Each within other toward the four points: that toward
Eden, and that toward the World of Generation,
And that toward Beulah, and that toward Ulro:                    
Ulro is the space of the terrible starry wheels of Albions sons:
But that toward Eden is walled up, till time of renovation:
Yet it is perfect in its building, ornaments & perfection."

Jerusalem, Plate 97, (E 256)
"Then Albion stretchd his hand into Infinitude.
And took his Bow. Fourfold the Vision for bright beaming Urizen
Layd his hand on the South & took a breathing Bow of carved Gold
Luvah his hand stretch'd to the East & bore a Silver Bow bright shining
Tharmas Westward a Bow of Brass pure flaming richly wrought   
Urthona Northward in thick storms a Bow of Iron terrible thundering.

And the Bow is a Male & Female & the Quiver of the Arrows of Love, 
Are the Children of this Bow: a Bow of Mercy & Loving-kindness: laying
Open the hidden Heart in Wars of mutual Benevolence Wars of Love"

Four Zoas, Night IX, Page 123, (E 393)
"four Wonders of the Almighty 
Incomprehensible. pervading all amidst & round about
Fourfold each in the other reflected they are named Life's in Eternity.
Four Starry Universes going forward from Eternity to Eternity
And the Falln Man who was arisen upon the Rock of Ages           

PAGE 124
Beheld the Vision of God & he arose up from the Rock"

Tuesday, September 05, 2017

FUTURITY




The reasoning mind is always looking for explanations. It puts together data gathered by the senses into patterns which may be repeated. 
The world becomes friendlier if the patterns predict dangers or opportunities which lie in the future. Rules are formulated to control the elements and behaviors with the goal of managing the outer world to benefit the mental world. Predicting and manipulating the future becomes a fascination of the reasoning mind.
 
Blake gave a lot of thought to developing his character Urizen who represented the reasoning mind as it had assumed dominance in the psyche. In Blake's myth this happened as a result of Urizen exchanging the horses of light for the wine of eternity which belonged to Luvah. Urizen found himself in the position of having lost dominion over the world of thought in return for desire and attachment. He focused, however, not on what he had gained but on what he had lost. He set about exploring, writing rules, and building a world in his own image. If he could control the present, he could make the future predictable in accordance with his limited vision.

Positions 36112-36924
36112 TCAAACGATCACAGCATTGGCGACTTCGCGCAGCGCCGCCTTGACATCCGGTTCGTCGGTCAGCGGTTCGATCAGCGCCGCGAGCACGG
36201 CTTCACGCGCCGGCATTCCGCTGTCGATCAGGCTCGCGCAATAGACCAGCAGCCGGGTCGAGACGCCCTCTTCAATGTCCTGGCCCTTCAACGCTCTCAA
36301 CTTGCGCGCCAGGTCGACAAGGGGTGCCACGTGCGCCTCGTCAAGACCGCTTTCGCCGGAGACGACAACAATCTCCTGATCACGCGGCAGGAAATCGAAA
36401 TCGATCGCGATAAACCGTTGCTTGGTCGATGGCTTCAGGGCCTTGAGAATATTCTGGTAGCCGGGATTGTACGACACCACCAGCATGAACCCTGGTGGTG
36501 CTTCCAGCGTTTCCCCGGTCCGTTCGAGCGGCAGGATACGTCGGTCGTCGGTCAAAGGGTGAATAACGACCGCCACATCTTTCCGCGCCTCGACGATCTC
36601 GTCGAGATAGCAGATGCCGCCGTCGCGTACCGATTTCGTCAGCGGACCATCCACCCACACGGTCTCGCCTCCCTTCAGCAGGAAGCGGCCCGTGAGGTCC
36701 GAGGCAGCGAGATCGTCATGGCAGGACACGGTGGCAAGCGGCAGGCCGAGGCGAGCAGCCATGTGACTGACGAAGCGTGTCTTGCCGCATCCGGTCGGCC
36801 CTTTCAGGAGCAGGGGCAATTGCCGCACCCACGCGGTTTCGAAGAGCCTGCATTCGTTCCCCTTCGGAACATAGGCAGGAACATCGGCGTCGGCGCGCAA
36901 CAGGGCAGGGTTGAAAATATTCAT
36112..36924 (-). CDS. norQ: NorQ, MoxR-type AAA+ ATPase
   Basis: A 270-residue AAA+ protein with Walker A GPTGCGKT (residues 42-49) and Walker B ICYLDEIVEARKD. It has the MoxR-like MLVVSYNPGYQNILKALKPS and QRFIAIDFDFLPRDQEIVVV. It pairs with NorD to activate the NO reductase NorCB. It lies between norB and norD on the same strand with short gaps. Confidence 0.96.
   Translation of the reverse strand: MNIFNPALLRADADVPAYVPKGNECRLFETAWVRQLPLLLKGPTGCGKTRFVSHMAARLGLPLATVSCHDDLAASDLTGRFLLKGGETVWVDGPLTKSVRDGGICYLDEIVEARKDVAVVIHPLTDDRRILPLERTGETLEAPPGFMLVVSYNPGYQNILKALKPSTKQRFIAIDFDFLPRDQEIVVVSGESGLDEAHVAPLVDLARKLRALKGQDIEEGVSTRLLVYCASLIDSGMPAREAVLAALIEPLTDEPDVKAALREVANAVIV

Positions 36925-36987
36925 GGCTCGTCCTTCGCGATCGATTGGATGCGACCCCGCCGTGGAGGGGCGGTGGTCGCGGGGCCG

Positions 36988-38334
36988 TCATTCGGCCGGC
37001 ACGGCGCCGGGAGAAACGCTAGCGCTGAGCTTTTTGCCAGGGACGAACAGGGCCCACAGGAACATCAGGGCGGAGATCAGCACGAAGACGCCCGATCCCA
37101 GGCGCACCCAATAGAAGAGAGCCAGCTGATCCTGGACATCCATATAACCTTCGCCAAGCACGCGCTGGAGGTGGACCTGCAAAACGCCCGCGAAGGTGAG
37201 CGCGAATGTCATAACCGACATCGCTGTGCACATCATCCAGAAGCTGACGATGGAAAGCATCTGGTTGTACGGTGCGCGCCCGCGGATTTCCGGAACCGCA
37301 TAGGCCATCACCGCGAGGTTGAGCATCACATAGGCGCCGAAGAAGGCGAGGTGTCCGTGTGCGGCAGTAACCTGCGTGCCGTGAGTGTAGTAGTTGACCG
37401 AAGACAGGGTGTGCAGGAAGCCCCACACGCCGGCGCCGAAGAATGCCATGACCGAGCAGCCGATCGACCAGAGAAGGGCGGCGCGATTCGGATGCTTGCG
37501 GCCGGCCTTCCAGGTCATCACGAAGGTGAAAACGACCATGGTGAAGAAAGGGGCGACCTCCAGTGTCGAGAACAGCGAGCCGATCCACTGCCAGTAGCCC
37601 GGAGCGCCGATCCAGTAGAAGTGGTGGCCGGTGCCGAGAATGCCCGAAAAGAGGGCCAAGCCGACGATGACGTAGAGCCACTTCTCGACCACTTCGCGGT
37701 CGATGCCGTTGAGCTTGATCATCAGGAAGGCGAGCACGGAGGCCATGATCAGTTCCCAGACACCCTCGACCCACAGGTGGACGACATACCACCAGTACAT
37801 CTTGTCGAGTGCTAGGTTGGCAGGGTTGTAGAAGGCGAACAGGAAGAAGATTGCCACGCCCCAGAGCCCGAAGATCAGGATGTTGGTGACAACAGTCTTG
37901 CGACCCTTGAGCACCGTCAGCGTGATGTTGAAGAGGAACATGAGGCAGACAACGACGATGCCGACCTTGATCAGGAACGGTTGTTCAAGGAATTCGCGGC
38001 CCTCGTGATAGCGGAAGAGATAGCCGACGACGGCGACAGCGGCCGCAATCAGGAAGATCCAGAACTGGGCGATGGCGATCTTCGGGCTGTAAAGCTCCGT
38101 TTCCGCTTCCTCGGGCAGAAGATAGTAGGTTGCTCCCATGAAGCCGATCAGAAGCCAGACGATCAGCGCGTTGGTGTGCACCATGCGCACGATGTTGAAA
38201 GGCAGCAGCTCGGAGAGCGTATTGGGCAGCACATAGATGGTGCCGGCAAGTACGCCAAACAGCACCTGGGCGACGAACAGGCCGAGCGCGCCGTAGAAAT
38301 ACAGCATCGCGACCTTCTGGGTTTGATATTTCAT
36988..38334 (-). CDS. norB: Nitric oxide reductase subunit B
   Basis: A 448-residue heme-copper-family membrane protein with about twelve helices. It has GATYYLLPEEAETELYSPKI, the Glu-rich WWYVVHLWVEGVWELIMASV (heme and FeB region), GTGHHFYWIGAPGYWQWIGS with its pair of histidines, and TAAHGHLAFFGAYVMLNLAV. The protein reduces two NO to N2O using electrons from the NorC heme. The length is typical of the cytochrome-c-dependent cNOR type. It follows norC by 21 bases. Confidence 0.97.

When I read of Goedel's Incompleteness Theorem I was reminded of Urizen's unending quest for a system which he completely controlled and with which he could control the behavior of those around him. When Urizen's lost faith in the light he was given in the present, it instilled in him anxiety about the future which was unknown. Blake gave us a portrayal of Urizen going to the edge of chaos seeking "for a joy without pain, For a solid without fluctuation." 

These lines are quoted from The Grammatical Man by Jeremy Campbell:

Page 108
"There is another idea of great importance arising from the Life Game [John Conway]. This is the notion of incompleteness, a famous crux of twentieth-century science and logic...He links them to von Neumann's theory of complexity and also to one of the most revolutionary modern discoveries of logic, the Incompleteness Theorem of Kurt Goedel.

...Goedel's paper does not apply to mathematical logic alone, but touches on much broader questions of the completeness of all formal systems of logic...within the wider meta system there would be other statements which could not be proved without further expansion, and so on without end. Perfect completeness is never reached.

Page 111
No final, wrapped-up all-inclusive theory of reality will ever be perfected. The nature of language, the forms of logic, the duality of matter beneath the surface we observe, the power of rules to generate new structures, the limits of knowledge, the special character of complex as opposed to simple systems, all point to this conclusion. In this respect, science and art, philosophy and politics, history and psychology, meet on common ground, so that the barriers between the cultures break down under the recognition that all are incomplete and always will be; there is no single discipline or school of thought has a monopoly on the truth.